Loneliness Can Be Deadly for Elders; Friends Are the Antidote

by Paula Span

The circle shrinks. As the years pass, older people attend too many funerals. Friendships that sustained them for decades lapse when companions and confidants retire or move away or grow ill.

These days Sylvia Frank, who moved into an independent living residence in Lower Manhattan in 2014, can email or call one longtime friend in Florida. Another, in Queens, is slipping into dementia and will most likely exclaim, “I haven’t spoken to you in months!” when, in fact, they talked the day before.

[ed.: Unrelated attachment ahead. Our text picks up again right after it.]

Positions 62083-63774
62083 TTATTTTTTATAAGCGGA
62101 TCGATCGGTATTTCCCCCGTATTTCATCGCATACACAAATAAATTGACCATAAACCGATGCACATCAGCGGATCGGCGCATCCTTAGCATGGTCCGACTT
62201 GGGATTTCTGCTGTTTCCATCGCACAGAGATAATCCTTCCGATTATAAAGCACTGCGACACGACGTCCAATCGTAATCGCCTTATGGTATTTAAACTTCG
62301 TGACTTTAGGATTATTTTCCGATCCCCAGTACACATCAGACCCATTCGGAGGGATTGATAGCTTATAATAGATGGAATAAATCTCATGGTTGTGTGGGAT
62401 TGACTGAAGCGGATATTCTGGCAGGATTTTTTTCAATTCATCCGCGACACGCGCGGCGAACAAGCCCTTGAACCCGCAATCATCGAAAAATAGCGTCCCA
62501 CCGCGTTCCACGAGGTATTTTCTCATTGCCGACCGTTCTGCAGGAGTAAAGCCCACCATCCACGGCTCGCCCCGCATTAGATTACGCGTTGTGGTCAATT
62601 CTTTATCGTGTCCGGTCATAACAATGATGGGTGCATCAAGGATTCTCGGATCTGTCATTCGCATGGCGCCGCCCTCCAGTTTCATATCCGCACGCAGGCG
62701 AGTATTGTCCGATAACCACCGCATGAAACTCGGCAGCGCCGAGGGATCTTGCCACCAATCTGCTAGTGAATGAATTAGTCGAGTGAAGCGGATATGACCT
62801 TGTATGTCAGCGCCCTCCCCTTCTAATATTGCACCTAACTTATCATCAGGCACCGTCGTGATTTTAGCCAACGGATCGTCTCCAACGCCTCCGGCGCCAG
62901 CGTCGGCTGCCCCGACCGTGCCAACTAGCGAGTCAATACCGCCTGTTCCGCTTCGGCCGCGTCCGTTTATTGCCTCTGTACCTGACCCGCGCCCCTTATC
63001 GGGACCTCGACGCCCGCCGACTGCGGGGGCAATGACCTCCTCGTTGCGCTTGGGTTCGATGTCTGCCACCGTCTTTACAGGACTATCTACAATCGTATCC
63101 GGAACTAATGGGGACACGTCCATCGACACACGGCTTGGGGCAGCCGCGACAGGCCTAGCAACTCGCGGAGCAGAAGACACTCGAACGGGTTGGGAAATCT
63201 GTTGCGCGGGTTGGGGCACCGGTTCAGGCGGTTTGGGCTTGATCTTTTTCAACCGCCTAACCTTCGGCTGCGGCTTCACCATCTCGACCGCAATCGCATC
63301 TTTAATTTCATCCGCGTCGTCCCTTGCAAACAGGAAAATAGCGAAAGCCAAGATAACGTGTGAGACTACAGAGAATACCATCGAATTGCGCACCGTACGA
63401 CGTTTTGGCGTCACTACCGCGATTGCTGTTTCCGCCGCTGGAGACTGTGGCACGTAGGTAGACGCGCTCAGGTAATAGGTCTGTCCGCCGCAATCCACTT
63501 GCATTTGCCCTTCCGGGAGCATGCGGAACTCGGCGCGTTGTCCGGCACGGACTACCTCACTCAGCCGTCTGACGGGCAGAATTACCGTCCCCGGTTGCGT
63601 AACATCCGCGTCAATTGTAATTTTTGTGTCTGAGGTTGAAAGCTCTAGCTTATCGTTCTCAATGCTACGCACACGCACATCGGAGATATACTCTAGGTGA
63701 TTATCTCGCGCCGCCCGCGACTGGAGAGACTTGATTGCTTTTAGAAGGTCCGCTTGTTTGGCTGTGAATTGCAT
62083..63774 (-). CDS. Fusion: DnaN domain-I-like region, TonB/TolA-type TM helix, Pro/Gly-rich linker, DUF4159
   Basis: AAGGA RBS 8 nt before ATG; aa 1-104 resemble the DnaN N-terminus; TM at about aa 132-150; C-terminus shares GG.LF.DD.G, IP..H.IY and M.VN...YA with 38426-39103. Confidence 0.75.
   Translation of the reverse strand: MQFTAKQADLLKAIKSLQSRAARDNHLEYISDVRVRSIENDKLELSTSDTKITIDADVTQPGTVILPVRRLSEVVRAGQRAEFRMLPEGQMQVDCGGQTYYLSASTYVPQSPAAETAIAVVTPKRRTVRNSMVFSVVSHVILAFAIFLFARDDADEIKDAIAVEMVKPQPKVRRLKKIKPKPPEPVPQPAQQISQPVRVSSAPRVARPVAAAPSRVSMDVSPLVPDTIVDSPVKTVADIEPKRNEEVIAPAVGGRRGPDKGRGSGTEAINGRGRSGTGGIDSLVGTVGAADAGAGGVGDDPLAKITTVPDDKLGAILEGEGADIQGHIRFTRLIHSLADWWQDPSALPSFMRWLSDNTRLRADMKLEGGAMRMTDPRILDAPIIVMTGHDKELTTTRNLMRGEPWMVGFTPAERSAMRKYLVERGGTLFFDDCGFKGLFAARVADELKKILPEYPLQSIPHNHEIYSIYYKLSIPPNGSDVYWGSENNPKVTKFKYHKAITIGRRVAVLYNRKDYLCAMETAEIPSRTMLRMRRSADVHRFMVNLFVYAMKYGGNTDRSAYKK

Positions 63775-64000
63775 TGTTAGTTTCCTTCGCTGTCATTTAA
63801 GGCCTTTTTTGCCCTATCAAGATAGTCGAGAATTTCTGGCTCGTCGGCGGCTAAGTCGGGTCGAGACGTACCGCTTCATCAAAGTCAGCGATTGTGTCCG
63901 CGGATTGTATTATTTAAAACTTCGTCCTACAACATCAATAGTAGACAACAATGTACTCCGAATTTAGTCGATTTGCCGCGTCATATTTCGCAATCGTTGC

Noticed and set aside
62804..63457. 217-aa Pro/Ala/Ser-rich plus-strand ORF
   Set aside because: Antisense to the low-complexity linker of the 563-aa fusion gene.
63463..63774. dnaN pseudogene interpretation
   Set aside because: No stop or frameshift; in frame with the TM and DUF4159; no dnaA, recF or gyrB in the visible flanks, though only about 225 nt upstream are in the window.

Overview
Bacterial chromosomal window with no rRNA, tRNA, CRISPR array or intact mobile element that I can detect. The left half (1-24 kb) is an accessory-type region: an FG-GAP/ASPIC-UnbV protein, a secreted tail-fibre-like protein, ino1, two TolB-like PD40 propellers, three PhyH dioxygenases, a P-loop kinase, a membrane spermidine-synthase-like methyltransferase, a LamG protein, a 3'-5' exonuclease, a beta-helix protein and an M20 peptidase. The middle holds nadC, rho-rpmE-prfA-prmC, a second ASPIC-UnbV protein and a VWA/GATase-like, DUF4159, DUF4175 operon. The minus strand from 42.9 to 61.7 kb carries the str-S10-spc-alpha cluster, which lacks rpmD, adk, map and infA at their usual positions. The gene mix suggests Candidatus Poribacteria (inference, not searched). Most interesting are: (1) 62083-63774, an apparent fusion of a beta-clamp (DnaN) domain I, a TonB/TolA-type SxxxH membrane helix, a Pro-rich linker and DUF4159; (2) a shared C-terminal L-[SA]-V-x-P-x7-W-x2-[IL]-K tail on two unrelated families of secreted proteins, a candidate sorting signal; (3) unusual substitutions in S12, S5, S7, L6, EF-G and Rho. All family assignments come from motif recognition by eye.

But even at advanced ages, new relationships take root. Ms. Frank’s son kept telling her that a colleague’s cousin, Judy Sanderoff, was about to move into the same facility. They sought each other out.

Now, Mrs. Frank, 91, and Ms. Sanderoff, 96, eat breakfast together almost daily; they have dinner, à deux or with other friends, many evenings. Ms. Sanderoff spent Thanksgiving with Ms. Frank’s family in Brooklyn.

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